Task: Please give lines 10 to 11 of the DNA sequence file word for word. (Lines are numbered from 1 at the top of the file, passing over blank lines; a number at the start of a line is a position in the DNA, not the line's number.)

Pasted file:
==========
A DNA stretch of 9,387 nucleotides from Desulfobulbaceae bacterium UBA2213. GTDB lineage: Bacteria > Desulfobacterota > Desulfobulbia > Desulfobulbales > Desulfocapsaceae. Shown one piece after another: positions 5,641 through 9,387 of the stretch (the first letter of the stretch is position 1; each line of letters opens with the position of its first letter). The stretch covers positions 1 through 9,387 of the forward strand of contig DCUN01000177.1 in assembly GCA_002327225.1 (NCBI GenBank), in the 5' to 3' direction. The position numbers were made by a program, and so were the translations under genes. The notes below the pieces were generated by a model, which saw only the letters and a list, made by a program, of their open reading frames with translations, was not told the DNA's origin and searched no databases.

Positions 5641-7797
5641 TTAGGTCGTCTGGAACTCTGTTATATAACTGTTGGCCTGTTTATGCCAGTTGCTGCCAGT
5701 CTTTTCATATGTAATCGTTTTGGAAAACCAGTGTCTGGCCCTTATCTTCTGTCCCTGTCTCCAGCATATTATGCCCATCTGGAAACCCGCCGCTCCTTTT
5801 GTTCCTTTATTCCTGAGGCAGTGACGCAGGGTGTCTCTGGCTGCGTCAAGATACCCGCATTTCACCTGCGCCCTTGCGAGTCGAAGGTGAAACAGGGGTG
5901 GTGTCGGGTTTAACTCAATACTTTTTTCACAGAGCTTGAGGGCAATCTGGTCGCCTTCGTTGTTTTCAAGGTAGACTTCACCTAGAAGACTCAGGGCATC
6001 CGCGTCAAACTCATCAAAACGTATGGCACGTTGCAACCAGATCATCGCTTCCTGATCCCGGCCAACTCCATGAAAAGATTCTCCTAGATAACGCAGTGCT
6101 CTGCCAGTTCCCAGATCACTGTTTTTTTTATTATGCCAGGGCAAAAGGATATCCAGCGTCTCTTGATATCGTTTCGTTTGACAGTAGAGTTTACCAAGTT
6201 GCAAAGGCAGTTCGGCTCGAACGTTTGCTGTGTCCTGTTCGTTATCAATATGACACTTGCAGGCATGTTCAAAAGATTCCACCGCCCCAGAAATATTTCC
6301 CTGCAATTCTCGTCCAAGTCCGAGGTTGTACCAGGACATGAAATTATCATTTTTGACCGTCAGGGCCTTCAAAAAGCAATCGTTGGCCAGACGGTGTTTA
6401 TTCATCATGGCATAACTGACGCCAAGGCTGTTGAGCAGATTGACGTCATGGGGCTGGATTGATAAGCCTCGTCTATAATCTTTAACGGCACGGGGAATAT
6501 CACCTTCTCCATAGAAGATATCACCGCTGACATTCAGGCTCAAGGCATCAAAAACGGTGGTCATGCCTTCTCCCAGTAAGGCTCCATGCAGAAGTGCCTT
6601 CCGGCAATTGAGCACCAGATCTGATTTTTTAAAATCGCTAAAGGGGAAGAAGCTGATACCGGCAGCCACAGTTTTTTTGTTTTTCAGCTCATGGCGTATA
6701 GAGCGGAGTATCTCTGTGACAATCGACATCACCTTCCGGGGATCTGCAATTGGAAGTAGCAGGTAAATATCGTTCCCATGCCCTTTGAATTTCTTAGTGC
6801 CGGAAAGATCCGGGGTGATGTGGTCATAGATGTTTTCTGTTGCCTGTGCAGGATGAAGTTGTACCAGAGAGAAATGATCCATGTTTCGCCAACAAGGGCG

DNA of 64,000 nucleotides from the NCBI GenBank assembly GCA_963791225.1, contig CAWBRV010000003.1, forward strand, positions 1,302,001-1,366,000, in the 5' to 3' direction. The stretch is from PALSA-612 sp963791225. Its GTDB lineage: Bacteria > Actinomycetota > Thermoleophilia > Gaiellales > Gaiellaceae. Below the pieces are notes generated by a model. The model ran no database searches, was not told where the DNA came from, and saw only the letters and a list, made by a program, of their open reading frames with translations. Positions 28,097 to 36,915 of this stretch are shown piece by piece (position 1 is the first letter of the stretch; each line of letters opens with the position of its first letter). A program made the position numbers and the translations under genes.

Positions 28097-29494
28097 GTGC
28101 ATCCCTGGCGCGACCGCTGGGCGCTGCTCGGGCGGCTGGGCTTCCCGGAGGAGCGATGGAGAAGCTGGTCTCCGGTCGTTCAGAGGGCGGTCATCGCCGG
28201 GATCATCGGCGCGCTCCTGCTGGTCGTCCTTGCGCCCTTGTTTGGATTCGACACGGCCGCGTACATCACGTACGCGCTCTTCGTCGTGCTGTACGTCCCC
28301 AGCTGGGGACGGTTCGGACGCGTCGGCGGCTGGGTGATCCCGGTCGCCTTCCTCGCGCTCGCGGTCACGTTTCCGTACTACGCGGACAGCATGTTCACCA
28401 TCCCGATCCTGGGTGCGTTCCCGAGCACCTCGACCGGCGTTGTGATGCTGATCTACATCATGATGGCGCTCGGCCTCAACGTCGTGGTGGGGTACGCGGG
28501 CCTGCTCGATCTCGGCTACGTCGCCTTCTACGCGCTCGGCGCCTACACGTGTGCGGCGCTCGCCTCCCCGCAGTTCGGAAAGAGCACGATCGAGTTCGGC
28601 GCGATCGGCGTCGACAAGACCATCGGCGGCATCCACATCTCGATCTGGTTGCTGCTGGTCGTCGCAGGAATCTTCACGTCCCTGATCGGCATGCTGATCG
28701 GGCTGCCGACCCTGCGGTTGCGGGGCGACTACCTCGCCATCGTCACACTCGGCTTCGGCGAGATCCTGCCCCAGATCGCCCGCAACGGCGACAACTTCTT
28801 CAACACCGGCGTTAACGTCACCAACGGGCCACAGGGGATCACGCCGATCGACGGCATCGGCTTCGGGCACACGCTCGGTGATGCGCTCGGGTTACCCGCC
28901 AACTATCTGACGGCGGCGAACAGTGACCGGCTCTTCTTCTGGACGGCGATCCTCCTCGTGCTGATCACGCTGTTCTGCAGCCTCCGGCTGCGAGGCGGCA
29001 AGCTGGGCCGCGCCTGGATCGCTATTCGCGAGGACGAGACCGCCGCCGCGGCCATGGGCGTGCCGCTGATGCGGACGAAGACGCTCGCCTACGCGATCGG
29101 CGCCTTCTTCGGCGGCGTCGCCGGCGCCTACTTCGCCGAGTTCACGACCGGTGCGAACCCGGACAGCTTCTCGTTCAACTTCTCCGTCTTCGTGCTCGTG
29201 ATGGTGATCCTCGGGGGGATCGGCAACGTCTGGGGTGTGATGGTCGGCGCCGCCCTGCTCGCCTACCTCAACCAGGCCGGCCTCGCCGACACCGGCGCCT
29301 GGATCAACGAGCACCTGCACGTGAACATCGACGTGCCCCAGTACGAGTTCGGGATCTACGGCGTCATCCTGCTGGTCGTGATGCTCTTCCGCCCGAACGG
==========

6301 CTGCAATTCTCGTCCAAGTCCGAGGTTGTACCAGGACATGAAATTATCATTTTTGACCGTCAGGGCCTTCAAAAAGCAATCGTTGGCCAGACGGTGTTTA
6401 TTCATCATGGCATAACTGACGCCAAGGCTGTTGAGCAGATTGACGTCATGGGGCTGGATTGATAAGCCTCGTCTATAATCTTTAACGGCACGGGGAATAT